Anna Stivers was buried yesterday under crystal-clear skies, with a slight breeze rippling the green canvas canopy that sheltered the casket and brushing the small knot of mourners at the hillside cemetery in Suitland. Two priests said brief words, and the ceremony was over in minutes.

Many of the details of Anna Stivers' life are not known, but the outline is clear and stark: She spent 35 years, from hot-tempered adolescense to poignant middle age, at St. Elizabeths Hospital, the mental institution in Southeast Washington. After her release, she was unable to handle life's freedom and responsibilities and lived on Washington's streets until she stumbled into the care of a shelter for homeless women. She died a pauper on July 9 at the age of about 60, her body left unclaimed at the city morgue for more than a month.

In death, on that hillside at Washington National Cemetery, she was surrounded by the only family she had ever known. There were the women, some of them as unattached as Anna Stivers had been, with whom she had spent the last years of her life; and there were the priests, nuns and social workers who had made that semblance of family life possible and who had arranged her funeral when an in-law, who had come to identify the body, left without claiming it.

One of the nuns, Sister Gertrude Coffee, said later there were lessons to be learned from Anna Stivers' life and death:

"She gave us an exemplary life of simplicity that we need to look toward. Life is really simple. It's living, and breathing, and dying. And that's what Anna did."

Sister Gertrude lives in a convent in Baltimore but spends most of her time in Washington, working at the House of Ruth, the women's shelter that took Anna Stivers in. After the funeral she talked about Stivers' life.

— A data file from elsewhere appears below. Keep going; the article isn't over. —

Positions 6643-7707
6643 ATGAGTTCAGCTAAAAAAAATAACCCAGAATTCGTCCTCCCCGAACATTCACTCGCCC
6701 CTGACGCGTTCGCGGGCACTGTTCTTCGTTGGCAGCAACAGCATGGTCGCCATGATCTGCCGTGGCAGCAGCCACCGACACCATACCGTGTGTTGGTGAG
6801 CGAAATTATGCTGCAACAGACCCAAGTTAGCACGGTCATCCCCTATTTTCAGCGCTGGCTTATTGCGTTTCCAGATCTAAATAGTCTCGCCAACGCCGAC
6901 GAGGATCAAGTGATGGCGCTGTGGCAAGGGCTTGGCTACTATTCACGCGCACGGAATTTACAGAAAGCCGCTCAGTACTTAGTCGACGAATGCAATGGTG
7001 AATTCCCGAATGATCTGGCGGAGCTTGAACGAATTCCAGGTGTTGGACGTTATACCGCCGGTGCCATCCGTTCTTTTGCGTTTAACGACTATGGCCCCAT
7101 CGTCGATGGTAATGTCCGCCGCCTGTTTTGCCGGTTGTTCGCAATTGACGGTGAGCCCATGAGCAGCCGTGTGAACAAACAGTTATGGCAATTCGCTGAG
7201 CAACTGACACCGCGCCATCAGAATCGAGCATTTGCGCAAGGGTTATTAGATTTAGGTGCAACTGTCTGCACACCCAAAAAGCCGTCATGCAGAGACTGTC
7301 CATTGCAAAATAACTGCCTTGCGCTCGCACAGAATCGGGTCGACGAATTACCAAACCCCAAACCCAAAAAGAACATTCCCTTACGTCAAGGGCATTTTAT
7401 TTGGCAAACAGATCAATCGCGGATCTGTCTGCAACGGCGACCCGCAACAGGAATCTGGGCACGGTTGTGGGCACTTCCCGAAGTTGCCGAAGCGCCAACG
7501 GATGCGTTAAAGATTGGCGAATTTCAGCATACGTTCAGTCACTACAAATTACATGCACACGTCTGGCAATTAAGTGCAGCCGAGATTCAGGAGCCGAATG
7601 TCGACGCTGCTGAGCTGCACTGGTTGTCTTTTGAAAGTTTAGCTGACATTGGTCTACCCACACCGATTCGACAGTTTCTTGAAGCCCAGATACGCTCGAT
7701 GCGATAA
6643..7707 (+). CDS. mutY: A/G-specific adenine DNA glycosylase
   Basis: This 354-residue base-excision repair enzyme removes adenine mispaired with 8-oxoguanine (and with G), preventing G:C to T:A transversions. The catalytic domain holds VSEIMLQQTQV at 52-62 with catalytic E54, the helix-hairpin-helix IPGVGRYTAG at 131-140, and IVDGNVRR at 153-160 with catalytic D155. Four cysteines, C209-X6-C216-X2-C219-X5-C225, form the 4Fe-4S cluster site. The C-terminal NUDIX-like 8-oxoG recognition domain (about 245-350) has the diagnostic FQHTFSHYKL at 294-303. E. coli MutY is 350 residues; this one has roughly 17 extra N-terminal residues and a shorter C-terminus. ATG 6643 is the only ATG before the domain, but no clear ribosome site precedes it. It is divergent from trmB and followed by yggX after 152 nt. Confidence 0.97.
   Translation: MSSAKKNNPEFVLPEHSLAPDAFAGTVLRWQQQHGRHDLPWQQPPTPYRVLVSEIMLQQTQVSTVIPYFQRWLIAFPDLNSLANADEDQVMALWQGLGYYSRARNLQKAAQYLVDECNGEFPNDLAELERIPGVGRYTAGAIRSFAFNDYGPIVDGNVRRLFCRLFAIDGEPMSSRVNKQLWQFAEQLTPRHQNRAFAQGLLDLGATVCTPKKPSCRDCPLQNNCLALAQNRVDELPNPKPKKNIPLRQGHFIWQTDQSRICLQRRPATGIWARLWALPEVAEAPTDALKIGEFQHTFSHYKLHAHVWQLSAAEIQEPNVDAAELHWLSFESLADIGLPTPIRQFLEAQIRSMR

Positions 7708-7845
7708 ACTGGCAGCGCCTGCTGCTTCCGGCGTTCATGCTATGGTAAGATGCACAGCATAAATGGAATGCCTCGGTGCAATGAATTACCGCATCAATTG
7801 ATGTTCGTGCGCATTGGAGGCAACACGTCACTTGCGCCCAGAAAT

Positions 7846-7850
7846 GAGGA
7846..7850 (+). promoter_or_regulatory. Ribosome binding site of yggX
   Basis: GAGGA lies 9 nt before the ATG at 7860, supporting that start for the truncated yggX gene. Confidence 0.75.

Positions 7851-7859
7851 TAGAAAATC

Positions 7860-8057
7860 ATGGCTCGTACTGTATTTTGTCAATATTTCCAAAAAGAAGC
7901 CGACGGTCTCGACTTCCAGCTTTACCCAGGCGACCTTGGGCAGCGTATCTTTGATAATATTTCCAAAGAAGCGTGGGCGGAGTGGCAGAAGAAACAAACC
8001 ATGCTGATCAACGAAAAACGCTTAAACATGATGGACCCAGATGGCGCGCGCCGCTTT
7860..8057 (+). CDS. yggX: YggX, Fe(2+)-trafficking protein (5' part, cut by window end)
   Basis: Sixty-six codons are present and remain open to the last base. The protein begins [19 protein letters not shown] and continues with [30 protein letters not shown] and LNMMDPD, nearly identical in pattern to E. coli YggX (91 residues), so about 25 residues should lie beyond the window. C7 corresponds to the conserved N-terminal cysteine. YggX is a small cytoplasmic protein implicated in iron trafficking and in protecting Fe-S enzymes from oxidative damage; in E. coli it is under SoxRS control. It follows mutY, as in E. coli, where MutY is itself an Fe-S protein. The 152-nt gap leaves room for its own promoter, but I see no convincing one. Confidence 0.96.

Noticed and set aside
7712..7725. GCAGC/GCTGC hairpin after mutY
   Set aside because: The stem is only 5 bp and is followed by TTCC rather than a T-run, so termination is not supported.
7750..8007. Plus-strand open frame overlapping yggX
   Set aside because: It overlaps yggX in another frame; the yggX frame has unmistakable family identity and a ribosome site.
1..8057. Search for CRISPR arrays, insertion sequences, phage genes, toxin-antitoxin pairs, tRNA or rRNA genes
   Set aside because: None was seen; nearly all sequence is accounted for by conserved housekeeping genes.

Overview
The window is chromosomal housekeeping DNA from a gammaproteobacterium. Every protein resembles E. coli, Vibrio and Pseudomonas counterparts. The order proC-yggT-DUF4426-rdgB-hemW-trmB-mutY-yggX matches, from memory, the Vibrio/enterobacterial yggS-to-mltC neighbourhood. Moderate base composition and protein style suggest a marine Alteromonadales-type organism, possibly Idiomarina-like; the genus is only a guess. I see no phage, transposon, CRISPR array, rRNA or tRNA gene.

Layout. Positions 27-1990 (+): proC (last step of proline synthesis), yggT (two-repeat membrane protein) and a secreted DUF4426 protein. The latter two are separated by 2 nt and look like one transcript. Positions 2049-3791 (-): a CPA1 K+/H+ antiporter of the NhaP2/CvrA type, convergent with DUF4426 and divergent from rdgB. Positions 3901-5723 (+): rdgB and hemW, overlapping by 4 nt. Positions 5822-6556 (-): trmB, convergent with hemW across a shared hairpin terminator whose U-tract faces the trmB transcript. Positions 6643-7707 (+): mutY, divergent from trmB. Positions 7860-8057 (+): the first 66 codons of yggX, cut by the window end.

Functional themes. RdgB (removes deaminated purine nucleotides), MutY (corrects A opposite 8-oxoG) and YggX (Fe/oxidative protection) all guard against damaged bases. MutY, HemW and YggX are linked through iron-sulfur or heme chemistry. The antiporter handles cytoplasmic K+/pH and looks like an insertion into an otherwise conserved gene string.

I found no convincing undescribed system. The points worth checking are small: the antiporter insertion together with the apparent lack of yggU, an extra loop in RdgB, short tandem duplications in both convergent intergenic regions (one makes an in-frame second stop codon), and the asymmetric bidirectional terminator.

"She wasn't much physically, you know. She was terribly overweight. In her last few months, she started saying that she wanted to go back to St. Elizabeths. She said they would cut her toenails for her there; you know, she couldn't bend over to do it herself. She said that, when she was there, she knew what time dinner would be. Everything was all on the same floor, so she didn't have to go up and down stairs. Everything was done for her."

Officials at St. Elizabeths declined to release any information yesterday about Anna Stivers' stay, but Sister Gertrude repeated what Anna had told her. She said she has verified that Anna spent many years at St. Elizabeths and officials there did acknowledge yesterday that they had records pertaining to her.

Anna Stivers told House of Ruth workers that her mother committed her to St. Elizabeths when she was 16 years old. They said she explained she had a fiery temper, and her mother, who also had emotional problems, couldn't tolerate her.

She spent the next 35 years, by her own count, at the institution. One House of Ruth worker, who once worked at St. Elizabeths, remembers Anna in earlier years as being thin and having flowing hair. She was released in 1974 after being deemed "worthy to move in community," in Sister Gertrude's phrase.